Congratulations to NephCure Kidney International on ringing the opening bell at the New York Stock Exchange on August 15. What was that experience like? It was overwhelming to walk onto the trading floor of the NYSE and see the NephCure Kidney International logo displayed on huge screens around the room. What a moment of exposure for our rare disease community; it was emotional for everyone. We were thrilled to be invited and given this opportunity to raise awareness about advocacy for FSGS and Nephrotic Syndrome patients. Along with our CEO Mark Stone and Director of Operations Jessica Martin, we shared the podium with (pause) – I don’t want to use the word patients – members of the NephCure family. The Genatt family joined us, along with their daughter Alison, who received a kidney from her mom four years-ago and is currently free from the symptoms of FSGS. Five-year-old Jed Silverman rang the bell for us, and was there along with his father Andrew Silverman and grandfather Joe. Jed was diagnosed when he was just two and has endured more than 50 hospitalizations in his young life. Tim Brink also made the trip to NYC to be there for NephCure. Tim has had four kidney transplants that failed (FSGS has a 30% chance of recurring after a transplant), and he currently lives his life on dialysis. Board members Ronald Cohen, Michael Levine, and Manu Varma rounded out our group; Ron’s grandson and Michael’s son each live with the challenges of FSGS and fight this disease every day.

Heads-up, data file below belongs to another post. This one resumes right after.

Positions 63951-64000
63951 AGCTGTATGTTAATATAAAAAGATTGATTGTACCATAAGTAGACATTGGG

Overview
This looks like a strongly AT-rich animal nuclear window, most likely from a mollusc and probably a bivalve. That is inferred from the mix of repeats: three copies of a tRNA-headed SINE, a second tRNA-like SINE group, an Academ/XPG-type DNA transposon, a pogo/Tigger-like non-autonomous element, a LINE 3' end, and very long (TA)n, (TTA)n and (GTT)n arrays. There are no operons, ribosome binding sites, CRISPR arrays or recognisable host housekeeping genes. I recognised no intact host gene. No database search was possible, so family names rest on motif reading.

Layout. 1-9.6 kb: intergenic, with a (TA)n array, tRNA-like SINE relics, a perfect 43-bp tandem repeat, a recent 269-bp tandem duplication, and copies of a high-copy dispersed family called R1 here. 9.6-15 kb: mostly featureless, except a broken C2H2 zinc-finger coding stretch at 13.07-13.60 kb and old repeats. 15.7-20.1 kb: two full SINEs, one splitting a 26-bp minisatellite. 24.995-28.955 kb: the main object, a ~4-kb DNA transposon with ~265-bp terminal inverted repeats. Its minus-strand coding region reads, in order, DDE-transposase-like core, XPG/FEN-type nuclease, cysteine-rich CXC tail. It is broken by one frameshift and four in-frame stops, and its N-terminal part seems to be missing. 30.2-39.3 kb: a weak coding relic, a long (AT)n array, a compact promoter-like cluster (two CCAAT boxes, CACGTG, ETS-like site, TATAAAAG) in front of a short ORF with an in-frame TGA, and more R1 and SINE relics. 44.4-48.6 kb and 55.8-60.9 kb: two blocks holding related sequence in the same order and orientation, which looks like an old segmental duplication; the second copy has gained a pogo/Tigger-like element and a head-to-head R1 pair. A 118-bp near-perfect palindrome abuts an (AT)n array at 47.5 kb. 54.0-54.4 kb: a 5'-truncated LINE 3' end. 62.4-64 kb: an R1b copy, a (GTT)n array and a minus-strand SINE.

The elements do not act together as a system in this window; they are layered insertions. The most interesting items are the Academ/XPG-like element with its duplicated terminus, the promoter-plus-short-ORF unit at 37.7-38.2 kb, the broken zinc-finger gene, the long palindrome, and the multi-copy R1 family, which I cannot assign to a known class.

NephCure is one of several prominent health advocacy organizations focused on kidney disease. You’ve mentioned the disease FSGS – is this the focus of NephCure’s advocacy? FSGS is one of the diseases we focus on in a group of diseases that cause the condition Nephrotic Syndrome. FSGS is Focal Segmental Glomerulosclerosis, which is a devastating disease that can affect anyone – it is not purely genetic, affects both children and adults, and people all races. Like all chronic kidney diseases, it has significant impact on African Americans. This disease causes scarring of the glomeruli, which are the filters in our kidneys. When the filters become scarred, they allow large amounts of protein to spill out of the blood and wash away in the urine, a condition called proteinuria. This loss of blood proteins can lead to high blood pressure, swelling in the hands, feet and other areas of the body, producing debilitating effects. As the disease progresses, the kidneys become more damaged and people experience reduced kidney function, leading to kidney failure in 40-60% of cases over as little as 5-10 years. There is no cure. Treatment is usually high dose steroids which cause additional debilitating effects for the patient. It is a challenging disease to manage and affects the lives of patients and their families in a profound way.